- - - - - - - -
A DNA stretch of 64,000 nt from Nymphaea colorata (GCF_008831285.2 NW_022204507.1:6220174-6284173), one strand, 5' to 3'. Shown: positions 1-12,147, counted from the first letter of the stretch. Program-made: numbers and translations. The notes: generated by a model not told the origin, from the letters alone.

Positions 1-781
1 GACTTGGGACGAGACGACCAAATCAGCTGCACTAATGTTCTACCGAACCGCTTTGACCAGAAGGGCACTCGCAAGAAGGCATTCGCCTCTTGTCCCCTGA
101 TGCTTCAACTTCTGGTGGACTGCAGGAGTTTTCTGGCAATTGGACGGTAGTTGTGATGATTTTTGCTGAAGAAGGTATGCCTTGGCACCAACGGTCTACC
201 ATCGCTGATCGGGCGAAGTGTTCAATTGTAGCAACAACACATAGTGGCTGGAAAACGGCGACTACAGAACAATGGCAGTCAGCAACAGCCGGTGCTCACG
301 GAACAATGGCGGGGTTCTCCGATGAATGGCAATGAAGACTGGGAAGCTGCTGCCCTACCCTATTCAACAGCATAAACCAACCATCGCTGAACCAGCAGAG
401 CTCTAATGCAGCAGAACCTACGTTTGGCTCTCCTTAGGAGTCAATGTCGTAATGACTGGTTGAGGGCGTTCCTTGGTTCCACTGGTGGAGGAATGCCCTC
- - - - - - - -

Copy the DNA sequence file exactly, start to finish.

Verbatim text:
A DNA stretch of 64,000 nt from Nymphaea colorata (GCF_008831285.2 NW_022204507.1:6220174-6284173), one strand, 5' to 3'. Shown: positions 1-12,147, counted from the first letter of the stretch. Program-made: numbers and translations. The notes: generated by a model not told the origin, from the letters alone.

Positions 1-781
1 GACTTGGGACGAGACGACCAAATCAGCTGCACTAATGTTCTACCGAACCGCTTTGACCAGAAGGGCACTCGCAAGAAGGCATTCGCCTCTTGTCCCCTGA
101 TGCTTCAACTTCTGGTGGACTGCAGGAGTTTTCTGGCAATTGGACGGTAGTTGTGATGATTTTTGCTGAAGAAGGTATGCCTTGGCACCAACGGTCTACC
201 ATCGCTGATCGGGCGAAGTGTTCAATTGTAGCAACAACACATAGTGGCTGGAAAACGGCGACTACAGAACAATGGCAGTCAGCAACAGCCGGTGCTCACG
301 GAACAATGGCGGGGTTCTCCGATGAATGGCAATGAAGACTGGGAAGCTGCTGCCCTACCCTATTCAACAGCATAAACCAACCATCGCTGAACCAGCAGAG
401 CTCTAATGCAGCAGAACCTACGTTTGGCTCTCCTTAGGAGTCAATGTCGTAATGACTGGTTGAGGGCGTTCCTTGGTTCCACTGGTGGAGGAATGCCCTC